Pregnancy related NCDs, largest cost drivers of NHIS – Dr Antwi

Pregnancy related health services and treatment of non-communicable diseases (NCDs) are the largest cost drivers of the National Health Insurance Scheme (NHIS), a research study has revealed.
It said of nearly 18 million claims valued at GH¢800 million made from the scheme between January 2017 and December 2019, 16 per cent were pregnancy related and 14 per cent, went into NCDs.
Dr Maxwell Antwi, Country Director of Pharm Access Foundation, a non-governmental organisation dedicated to improving quality healthcare on the African region, made this known at a“Data Day” event to mark this year’s NHIS week.
The day sought to leverage on data to identify the gaps and contributions of the NHIS to advancing healthcare in Ghana while strengthening its capacity to be a data-driven health insurer, moving forward.
Findings of the study jointly conducted with the NHIA and the Economics Department of the University of Ghana, indicated that about 48 per cent of patients diagnosed with hypertension or diabetes on their first visit to a health facility failed to attend follow-up visits.
“What we are facing now is not a pandemic of infectious disease but a pandemic of NCDs and because they have a long term effect on our health we need to look at how we can prevent them through the NHIS,” Dr Antwi said.
According to him, while interventions like family planning which has been recently enrolled unto the NHIS would go a long way to prevent unplanned pregnancies and reduce maternal mortalities in the country, it was critical the scheme considered other preventive health benefit packages.
“We need to look at preventive health insurance such that through the NHIS people can access services that are more preventive than curative to reduce debt levels and sustain the scheme,” he urged.
Dr Antwi charged management of the National Health Insurance Authority (NHIA) to accelerate efforts at fully digitalising its claims management systems to address “out-of-pocket payments.”
“There need to be a benchmark for key indicators, for instance, tracking and tracing referred prescriptions, rational use of medicines like antibiotics and how they are administered especially at the lower tier facilities, among others so that we can position the NHIS to be a healthcare gatekeeper,” he stated.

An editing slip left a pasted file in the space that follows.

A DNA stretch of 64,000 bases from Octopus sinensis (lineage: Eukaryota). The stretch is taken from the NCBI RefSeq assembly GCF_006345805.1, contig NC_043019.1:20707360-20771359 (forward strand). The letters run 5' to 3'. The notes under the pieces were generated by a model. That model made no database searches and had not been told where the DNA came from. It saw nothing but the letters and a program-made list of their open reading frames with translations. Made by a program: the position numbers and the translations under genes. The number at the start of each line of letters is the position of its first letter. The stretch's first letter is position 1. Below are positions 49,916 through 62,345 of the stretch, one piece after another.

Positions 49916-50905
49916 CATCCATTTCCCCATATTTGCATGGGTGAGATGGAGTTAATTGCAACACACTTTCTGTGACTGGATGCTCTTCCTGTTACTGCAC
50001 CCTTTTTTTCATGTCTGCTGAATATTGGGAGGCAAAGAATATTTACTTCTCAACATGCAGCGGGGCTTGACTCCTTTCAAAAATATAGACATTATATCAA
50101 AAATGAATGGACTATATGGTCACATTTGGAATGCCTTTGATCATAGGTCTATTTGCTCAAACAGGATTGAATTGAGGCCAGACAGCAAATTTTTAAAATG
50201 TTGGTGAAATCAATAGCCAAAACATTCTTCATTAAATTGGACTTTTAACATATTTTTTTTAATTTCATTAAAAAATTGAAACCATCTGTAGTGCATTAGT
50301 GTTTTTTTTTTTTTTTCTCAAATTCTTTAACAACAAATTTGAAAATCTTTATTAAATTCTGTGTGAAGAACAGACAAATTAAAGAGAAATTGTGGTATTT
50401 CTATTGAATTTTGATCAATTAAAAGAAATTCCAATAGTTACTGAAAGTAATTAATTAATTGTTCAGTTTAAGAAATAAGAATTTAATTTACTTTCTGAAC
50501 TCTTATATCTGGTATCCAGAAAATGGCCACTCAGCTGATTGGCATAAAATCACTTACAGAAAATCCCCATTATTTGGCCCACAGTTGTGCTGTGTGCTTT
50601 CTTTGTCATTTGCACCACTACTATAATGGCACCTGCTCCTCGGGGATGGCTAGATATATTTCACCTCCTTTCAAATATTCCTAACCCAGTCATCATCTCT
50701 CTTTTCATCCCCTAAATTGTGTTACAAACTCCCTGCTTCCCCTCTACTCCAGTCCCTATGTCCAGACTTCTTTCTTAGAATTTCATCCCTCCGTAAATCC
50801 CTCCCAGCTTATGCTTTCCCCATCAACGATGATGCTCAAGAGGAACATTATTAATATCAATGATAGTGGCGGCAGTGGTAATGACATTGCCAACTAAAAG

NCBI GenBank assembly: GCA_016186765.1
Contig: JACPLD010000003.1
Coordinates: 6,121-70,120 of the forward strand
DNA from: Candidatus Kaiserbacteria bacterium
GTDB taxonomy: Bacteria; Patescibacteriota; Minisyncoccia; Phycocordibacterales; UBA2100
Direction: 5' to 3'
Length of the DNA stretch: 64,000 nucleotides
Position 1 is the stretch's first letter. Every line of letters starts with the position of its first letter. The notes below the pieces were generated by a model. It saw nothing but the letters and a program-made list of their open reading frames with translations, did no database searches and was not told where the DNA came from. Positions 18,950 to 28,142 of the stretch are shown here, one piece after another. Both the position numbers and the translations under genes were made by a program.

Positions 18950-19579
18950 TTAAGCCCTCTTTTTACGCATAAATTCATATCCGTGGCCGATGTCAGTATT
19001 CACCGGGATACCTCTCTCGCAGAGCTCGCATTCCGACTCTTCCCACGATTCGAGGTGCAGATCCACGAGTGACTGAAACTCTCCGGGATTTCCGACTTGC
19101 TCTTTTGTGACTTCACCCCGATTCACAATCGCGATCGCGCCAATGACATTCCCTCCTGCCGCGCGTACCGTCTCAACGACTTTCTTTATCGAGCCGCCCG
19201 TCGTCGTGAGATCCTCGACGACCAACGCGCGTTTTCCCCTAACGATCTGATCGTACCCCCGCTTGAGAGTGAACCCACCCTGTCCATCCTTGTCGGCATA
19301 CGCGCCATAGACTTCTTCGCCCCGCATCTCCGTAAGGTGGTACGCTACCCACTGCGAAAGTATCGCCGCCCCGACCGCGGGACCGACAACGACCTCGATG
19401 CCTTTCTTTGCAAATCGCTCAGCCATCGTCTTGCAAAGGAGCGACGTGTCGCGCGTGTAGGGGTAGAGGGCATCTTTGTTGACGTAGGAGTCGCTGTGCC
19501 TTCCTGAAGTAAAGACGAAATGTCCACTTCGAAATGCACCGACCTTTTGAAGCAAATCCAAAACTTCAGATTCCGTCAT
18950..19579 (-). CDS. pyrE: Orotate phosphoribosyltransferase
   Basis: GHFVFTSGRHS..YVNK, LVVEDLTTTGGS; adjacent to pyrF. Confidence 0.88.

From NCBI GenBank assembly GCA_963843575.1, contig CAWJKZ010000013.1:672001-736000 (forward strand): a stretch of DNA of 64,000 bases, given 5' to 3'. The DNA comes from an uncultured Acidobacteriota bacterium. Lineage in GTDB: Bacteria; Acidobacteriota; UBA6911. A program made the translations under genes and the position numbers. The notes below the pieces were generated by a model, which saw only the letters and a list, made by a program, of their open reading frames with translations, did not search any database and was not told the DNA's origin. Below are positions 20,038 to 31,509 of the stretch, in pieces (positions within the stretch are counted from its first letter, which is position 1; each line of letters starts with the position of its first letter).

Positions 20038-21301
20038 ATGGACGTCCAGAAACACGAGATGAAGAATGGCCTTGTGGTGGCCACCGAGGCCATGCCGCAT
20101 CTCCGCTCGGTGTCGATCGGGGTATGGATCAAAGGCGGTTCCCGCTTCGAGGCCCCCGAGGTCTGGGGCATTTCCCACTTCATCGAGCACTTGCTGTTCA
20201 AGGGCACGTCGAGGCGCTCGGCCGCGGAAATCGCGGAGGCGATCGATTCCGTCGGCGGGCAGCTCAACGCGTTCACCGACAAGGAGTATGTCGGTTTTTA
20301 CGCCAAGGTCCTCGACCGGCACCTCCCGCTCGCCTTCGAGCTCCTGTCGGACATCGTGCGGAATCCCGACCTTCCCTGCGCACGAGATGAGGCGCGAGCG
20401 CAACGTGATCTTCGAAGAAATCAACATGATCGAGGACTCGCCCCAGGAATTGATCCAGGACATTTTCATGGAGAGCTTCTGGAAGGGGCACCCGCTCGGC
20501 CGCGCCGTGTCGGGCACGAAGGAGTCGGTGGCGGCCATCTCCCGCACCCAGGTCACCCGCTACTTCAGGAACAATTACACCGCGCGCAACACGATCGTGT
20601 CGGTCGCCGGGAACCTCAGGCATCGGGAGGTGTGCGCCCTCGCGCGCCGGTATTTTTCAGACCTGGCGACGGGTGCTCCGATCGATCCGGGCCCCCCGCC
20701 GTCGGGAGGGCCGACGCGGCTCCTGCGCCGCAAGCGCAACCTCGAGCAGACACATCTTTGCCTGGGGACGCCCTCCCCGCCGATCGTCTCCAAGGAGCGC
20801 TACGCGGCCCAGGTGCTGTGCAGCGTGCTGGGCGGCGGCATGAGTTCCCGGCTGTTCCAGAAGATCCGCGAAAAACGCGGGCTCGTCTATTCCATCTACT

Chief Executive Officer of the NHIA, Dr Lydia Dsane-Selby in an address said although 80 per cent (24.4million) of the Ghanaian population were registered unto the NHIS, only 16 million were active.
She said the largest active members were those under 18 years (45 per cent) followed by people working in the informal sector (39 per cent) and indigents (9 per cent) respectively.
Contributors and pensioners on the Social Security and National Insurance Trust (SSNIT) were the least active members.
Giving a further breakdown per regions, the Bono, Upper West, Upper East, Ahafo and Bono East had the most active membership while, the Western, Central, Greater Accra, Northern and Oti were the regions with the lowest active members.
Dr Selby insisted that per the National Health Insurance Acts 650 (2003) and 852 (2012), it was mandatory that all Ghanaians registered onto the scheme and implored all and sundry to comply as the country strives to attain Universal Health Coverage (UHC).
“For Ghana, we have defined UHC as all people having timely access to high quality health services irrespective of ability to pay at the point of use and as an Authority, we are committed to this agenda.
The NHIS is the vehicle and road on which UHC drives and with the measures we are beginning to put in place, we can confidently say that UHC in 2030 is not a mirage; it is achievable.”


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